Northwest Farm Credit Services, of Spokane, has reported second-quarter net income of $18.5 million, down sharply from $31.2 million in the year-earlier quarter.
For the year's first six months, the federally chartered ag-lending cooperative posted earnings of $35.6 million, compared with $59 million in the first six months of 2008.
"Our second-quarter reduction in earnings is due to an increase in provision for loan losses of $23.8 million," says President and CEO Jay Penick.
In its provision for loan losses, the cooperative sets aside money to cover loans it believes might not be repaid. Through the first six months of 2009, Farm Credit set aside $51.1 million for that reason, far more than the $3.4 million it set aside in the first six months of 2008.
Most of those loan problems were tied to the ethanol and dairy industries, says Penick. He says ethanol plants were hurt when the price of corn, which many use as feedstock, rose sharply last fall. Then, the price of gasoline and other conventional fuels came down, making them more competitive against ethanol than they had been.
"The plants that are in production are showing a positive return now," and the industry has stabilized, although half of the ethanol plants in the five-state area Northwest Farm Credit serves are on "hot idle" status, which means they're no longer in operation, but could be restarted quickly if demand warranted it, Penick says.
Dairy producers have been hurt badly by a big drop in exports to China of dry milk products and must reduce their herds, he says.
"For all of agriculture, the real issue is that in this downturn, consumption has been reduced," Penick says. "Agriculture must adjust supplies to the demand that's there."
Other than for ethanol and dairy producers, most other producers Farm Credit serves have stabilized, thanks partly to a fall in the prices of diesel fuel and fertilizer, which are key cost items, he says. "All of the input costs for the most part have come back down in the middle of 2009."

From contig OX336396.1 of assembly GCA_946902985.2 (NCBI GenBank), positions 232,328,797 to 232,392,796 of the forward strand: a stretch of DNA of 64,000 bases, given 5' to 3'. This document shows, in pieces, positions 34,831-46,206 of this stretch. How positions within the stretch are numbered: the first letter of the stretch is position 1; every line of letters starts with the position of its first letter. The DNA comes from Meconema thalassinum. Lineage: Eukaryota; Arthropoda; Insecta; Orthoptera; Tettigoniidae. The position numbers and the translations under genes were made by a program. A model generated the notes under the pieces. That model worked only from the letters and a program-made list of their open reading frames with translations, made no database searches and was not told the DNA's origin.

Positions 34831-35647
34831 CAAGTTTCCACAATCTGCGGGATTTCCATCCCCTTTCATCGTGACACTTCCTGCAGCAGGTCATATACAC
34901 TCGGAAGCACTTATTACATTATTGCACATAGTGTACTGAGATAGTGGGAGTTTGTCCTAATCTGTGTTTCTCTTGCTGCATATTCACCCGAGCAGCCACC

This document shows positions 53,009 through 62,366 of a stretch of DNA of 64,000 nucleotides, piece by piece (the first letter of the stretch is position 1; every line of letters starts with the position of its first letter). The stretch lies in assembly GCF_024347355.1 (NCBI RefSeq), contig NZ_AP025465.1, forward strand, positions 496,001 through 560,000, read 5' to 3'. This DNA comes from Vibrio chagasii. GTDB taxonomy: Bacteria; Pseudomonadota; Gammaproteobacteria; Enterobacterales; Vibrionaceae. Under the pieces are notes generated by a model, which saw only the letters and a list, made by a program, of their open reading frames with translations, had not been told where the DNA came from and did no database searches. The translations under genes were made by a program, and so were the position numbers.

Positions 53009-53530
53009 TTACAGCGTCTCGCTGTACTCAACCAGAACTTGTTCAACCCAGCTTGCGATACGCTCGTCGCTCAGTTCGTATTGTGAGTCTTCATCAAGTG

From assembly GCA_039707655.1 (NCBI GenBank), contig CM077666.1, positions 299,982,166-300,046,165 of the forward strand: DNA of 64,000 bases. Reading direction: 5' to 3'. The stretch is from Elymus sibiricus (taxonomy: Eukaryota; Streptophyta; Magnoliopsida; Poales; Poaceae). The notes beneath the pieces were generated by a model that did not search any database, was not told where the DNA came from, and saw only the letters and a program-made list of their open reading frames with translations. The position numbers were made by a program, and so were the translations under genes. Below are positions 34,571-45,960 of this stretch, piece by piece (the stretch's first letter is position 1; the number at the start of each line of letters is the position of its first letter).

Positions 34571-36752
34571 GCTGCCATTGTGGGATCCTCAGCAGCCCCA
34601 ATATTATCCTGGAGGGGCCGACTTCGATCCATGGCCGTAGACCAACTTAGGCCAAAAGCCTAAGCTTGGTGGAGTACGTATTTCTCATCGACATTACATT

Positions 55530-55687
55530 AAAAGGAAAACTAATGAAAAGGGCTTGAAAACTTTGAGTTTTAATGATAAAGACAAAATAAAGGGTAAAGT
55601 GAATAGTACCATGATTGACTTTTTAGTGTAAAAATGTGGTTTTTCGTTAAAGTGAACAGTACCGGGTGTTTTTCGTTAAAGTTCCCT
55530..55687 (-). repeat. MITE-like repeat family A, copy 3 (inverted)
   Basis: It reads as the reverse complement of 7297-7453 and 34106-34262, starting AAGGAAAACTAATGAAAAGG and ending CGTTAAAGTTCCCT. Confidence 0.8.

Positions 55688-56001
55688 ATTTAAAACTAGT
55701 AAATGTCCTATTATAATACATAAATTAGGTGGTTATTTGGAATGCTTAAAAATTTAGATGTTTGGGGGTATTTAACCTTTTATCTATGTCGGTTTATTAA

Wheat growers, who produce the predominant crop in the Inland Northwest, are holding their own, and have strong protection through insurance programs that cover impacts from both yields and prices, he says. Also, it appears that this year's wheat harvest will be of average size, which won't boost supply too much.
The co-op is well positioned to work with growers as they get through troubled times, Penick says. Its total capital increased to $1.15 billion as of June 30, up 4.1 percent from a year earlier, and its total assets climbed to $8.4 billion, from $7.6 billion. Net loans climbed to $7.97 billion, from $7.15 billion.
The co-op's return on average assets through the first six months of 2009, meanwhile, fell to 1.24 percent, down from 1.69 percent in the first six months of 2008.
Northwest Farm Credit provides financing, related services, and crop insurance to farmers, ranchers, agribusiness, commercial fishermen, timber producers, and rural homeowners in Washington, Idaho, Oregon, Montana, and Alaska.
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